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Snapshots (Acceptable behaviour, Jurassic Park, UFV wireless, fake frames)

Curtailed commentary on current conditions: What society seems to call acceptable behaviour, reviving extinct species, finding UFV wireless, the style in fake glasses



Print Edition: April 10, 2013

Melissa Spady

Congratulations, you’re a dick

I was fully prepared to write about open sneezers this week (people who don’t cover their noses/mouths when they sneeze), until something even more infuriating happened to me. I replied to a friend’s post on Facebook about a potential job opening and instead of a normal conversation about the details, I was met with an offer to be paid for sexual services from someone I don’t even know. The shocking part was that instead of being backed up, I was met with a barrage of derogatory statements from two other unknown males intending on making me feel bad about not accepting the offer with a flirtatious remark and a winky face.

“Missy is soooooo mad,” a patronizing bird chirped at me after I pointed out the problem in their words. I think my least favourite thing about engaging in conversations like these is that they wouldn’t even grasp the issue if I felt compelled to waste my breath – they think they’re entitled to speak to people in that way.

Do we really live in a society where this is not only an acceptable, but a supported behaviour?

If so, I don’t want to live on this planet anymore.


Nick Ubels

Clever girl: de-extinction now possible, but reckless

Hold onto your butts.

Twenty years after Spielberg’s adaptation of Jurassic Park, this month’s National Geographic has been turning heads with its cover story: reviving extinct species has made the leap from fantasy to reality.

Those cowboys already fantasizing about outwitting raptors in an inevitable dino-pocalypse can  hand in their badge and gun; candidate species must have died out much more recently than your garden variety T-Rex. Scientists need more genetic material in order to successfully carry out the procedure, which draws on recent advances in cloning.

However, the number of years since the species’ extinction not only increases the degree of difficulty but also the risk.

Re-introducing extinct species could have unforeseen and devastating effects on a local ecosystem’s delicate balance. There are endless historical examples of transplanted species, particularly in colonial settings, wreaking all kinds of havoc on local flora and fauna.

The impulse to restore species destroyed by humanity is a noble one, but the complications of unleashing these species into the wild are prohibitive. It’s fighting carelessness with more carelessness.

Progress must be guided by a thorough, ethical consideration of the expected consequences and the awareness that every new feat comes with a set of unexpected side effects.

The opened box cannot just as easily be contained. Like the sage Dr. Ian Malcom says, “life, uh …  finds a way.”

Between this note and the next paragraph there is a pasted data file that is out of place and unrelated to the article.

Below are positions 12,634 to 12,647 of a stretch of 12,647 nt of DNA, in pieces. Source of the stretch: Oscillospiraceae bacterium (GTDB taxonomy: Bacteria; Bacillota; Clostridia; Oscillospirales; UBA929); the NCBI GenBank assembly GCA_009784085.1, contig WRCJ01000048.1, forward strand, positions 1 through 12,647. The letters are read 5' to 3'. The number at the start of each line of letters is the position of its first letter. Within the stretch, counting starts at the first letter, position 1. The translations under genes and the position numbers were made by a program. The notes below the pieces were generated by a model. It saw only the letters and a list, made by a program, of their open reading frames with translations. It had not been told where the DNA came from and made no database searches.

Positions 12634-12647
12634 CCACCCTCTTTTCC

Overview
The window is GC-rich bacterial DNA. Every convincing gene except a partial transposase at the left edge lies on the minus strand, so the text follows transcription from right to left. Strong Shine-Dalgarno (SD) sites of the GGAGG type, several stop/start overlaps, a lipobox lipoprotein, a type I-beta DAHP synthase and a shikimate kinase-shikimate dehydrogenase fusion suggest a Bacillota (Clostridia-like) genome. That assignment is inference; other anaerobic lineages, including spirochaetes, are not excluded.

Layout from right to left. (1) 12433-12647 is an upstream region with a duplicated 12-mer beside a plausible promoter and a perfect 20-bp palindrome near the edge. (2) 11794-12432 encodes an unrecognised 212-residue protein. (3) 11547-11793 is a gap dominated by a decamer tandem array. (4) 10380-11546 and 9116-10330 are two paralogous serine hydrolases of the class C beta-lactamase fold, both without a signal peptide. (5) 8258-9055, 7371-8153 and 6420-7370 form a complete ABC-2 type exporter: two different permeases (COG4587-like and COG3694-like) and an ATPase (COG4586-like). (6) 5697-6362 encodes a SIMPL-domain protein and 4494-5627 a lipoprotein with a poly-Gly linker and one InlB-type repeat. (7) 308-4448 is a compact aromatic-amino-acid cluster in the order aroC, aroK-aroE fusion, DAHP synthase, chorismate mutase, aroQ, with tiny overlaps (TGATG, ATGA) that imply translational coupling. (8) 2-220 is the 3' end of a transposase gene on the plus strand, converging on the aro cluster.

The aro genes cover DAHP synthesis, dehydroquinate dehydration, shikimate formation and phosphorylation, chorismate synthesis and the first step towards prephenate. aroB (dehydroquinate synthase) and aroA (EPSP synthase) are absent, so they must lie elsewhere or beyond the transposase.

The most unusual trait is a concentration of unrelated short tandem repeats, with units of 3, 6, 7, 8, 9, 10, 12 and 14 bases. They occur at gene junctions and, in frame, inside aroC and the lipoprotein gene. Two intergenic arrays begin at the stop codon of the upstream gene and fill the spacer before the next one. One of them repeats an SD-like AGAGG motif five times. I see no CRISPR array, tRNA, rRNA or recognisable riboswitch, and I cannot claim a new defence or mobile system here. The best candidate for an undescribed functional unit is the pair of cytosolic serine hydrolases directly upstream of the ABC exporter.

Katie Stobbart

Wireless connections

If you’re a frequent internet user (and who isn’t) you may have noticed that the wireless access on campus leaves much to be desired. School computers do have steady access to the internet if you’re able to nab one, but for people like me who always seem to hit the library or the labs at peak periods, bringing a laptop or other internet-ready device is a more mobile and attractive option. Except for one thing.

The connection times out … all the time. It’s not as bad if I’m accessing it from my laptop; I just have to not close the screen to relocate, or close the internet window. But if I’m using my phone to access the internet, I have to sign in again every time I get a text message or phone call. And the “Web Authentication Redirect” never seems to appear automatically. I always have to go there manually, and sometimes it doesn’t work, so I spend five minutes trying to access that page.

Sometimes I’m on campus and I have to Google. I have to check myUFV, or the number of that room –  which one again? Is it so much to ask for easy-to-use, don’t-have-to-sign-in-eight-times wireless access?


Anthony Biondi

I can’t see the purpose behind fake frames

My perscription is somewhere around -4 in both eyes. My left eye has an astigmatism and I have to go in for health check-ups to test for glaucoma every six months.

If I had the choice, I’d throw my frames in the trash and never look back. They’re cumbersome and require constant maintanence. So when I hear about this new trend of healthy-eyed people wearing glasses for fashion, it bothers me a little.

Isn’t wearing glasses to look fashionable akin to rolling around in a wheelchair because it’s fun? It is exploiting a disability for personal enjoyment, while people bound to that disablity have no choice but to deal with its reality.

I mean, sure, I could find it flattering that having glasses is now the new fashion. I suppose it inadvertaintly makes me hip, but that is only for a limited time. Fashion has a way of moving on and leaving old fashion in the dust.

Overall, I just feel that men and women wearing fake glasses is an insult to those of us who have no choice. When they are sick of them, they can take them off and be no worse off. For those of us with perscriptions, however, we are required corrective contacts to even emulate those without frames.

To me, it just seems that fashion needs an eye check. It’s time to stop exploiting disabilities.


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